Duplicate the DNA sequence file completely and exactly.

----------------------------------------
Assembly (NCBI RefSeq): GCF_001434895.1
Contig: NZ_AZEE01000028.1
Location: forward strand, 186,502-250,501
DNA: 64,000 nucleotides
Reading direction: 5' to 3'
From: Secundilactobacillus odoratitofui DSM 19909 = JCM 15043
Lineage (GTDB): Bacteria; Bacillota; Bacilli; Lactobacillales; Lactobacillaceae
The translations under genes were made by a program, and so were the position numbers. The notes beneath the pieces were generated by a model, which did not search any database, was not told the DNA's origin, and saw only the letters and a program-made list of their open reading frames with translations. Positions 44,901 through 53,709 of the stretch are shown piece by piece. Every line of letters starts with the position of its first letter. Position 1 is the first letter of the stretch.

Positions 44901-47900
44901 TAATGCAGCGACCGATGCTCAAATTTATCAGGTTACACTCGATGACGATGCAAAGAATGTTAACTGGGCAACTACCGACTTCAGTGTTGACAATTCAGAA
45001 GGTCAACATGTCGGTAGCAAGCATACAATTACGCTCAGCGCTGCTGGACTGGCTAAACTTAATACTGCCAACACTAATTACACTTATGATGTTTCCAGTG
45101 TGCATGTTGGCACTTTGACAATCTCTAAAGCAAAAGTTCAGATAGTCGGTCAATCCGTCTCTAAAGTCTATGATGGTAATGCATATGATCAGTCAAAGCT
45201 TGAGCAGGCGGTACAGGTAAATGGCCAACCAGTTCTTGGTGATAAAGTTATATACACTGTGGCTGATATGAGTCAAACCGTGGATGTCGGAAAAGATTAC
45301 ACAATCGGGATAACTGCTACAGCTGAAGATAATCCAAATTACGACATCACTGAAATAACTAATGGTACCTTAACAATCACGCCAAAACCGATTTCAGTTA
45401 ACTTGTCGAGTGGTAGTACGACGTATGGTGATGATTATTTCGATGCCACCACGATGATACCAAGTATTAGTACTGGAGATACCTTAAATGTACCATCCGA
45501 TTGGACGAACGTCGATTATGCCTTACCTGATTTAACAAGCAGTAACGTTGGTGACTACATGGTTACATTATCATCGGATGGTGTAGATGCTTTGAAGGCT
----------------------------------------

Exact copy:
Assembly (NCBI RefSeq): GCF_001434895.1
Contig: NZ_AZEE01000028.1
Location: forward strand, 186,502-250,501
DNA: 64,000 nucleotides
Reading direction: 5' to 3'
From: Secundilactobacillus odoratitofui DSM 19909 = JCM 15043
Lineage (GTDB): Bacteria; Bacillota; Bacilli; Lactobacillales; Lactobacillaceae
The translations under genes were made by a program, and so were the position numbers. The notes beneath the pieces were generated by a model, which did not search any database, was not told the DNA's origin, and saw only the letters and a program-made list of their open reading frames with translations. Positions 44,901 through 53,709 of the stretch are shown piece by piece. Every line of letters starts with the position of its first letter. Position 1 is the first letter of the stretch.

Positions 44901-47900
44901 TAATGCAGCGACCGATGCTCAAATTTATCAGGTTACACTCGATGACGATGCAAAGAATGTTAACTGGGCAACTACCGACTTCAGTGTTGACAATTCAGAA
45001 GGTCAACATGTCGGTAGCAAGCATACAATTACGCTCAGCGCTGCTGGACTGGCTAAACTTAATACTGCCAACACTAATTACACTTATGATGTTTCCAGTG
45101 TGCATGTTGGCACTTTGACAATCTCTAAAGCAAAAGTTCAGATAGTCGGTCAATCCGTCTCTAAAGTCTATGATGGTAATGCATATGATCAGTCAAAGCT
45201 TGAGCAGGCGGTACAGGTAAATGGCCAACCAGTTCTTGGTGATAAAGTTATATACACTGTGGCTGATATGAGTCAAACCGTGGATGTCGGAAAAGATTAC
45301 ACAATCGGGATAACTGCTACAGCTGAAGATAATCCAAATTACGACATCACTGAAATAACTAATGGTACCTTAACAATCACGCCAAAACCGATTTCAGTTA
45401 ACTTGTCGAGTGGTAGTACGACGTATGGTGATGATTATTTCGATGCCACCACGATGATACCAAGTATTAGTACTGGAGATACCTTAAATGTACCATCCGA
45501 TTGGACGAACGTCGATTATGCCTTACCTGATTTAACAAGCAGTAACGTTGGTGACTACATGGTTACATTATCATCGGATGGTGTAGATGCTTTGAAGGCT